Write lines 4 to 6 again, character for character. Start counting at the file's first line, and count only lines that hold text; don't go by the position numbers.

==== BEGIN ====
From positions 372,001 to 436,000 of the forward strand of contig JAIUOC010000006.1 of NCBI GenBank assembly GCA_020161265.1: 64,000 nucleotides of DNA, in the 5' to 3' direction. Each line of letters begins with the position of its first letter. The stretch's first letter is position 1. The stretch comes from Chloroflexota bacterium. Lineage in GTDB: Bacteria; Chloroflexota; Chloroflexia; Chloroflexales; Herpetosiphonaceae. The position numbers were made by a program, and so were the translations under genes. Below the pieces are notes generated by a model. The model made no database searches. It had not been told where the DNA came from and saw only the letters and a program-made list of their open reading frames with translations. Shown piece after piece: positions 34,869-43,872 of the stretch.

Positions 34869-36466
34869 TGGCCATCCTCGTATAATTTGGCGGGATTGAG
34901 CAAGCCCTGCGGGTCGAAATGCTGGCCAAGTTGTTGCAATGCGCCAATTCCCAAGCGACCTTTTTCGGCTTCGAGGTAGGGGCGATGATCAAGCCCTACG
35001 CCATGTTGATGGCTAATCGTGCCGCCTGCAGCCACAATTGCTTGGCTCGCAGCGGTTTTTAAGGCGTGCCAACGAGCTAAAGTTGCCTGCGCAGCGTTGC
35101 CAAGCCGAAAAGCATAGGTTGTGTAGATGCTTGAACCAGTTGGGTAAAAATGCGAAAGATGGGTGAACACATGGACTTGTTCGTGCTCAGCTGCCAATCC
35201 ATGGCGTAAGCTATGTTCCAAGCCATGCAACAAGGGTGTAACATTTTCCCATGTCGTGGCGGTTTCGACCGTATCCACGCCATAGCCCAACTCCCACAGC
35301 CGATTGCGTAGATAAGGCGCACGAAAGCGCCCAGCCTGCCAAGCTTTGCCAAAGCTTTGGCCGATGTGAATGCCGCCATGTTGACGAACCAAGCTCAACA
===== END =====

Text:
34901 CAAGCCCTGCGGGTCGAAATGCTGGCCAAGTTGTTGCAATGCGCCAATTCCCAAGCGACCTTTTTCGGCTTCGAGGTAGGGGCGATGATCAAGCCCTACG
35001 CCATGTTGATGGCTAATCGTGCCGCCTGCAGCCACAATTGCTTGGCTCGCAGCGGTTTTTAAGGCGTGCCAACGAGCTAAAGTTGCCTGCGCAGCGTTGC
35101 CAAGCCGAAAAGCATAGGTTGTGTAGATGCTTGAACCAGTTGGGTAAAAATGCGAAAGATGGGTGAACACATGGACTTGTTCGTGCTCAGCTGCCAATCC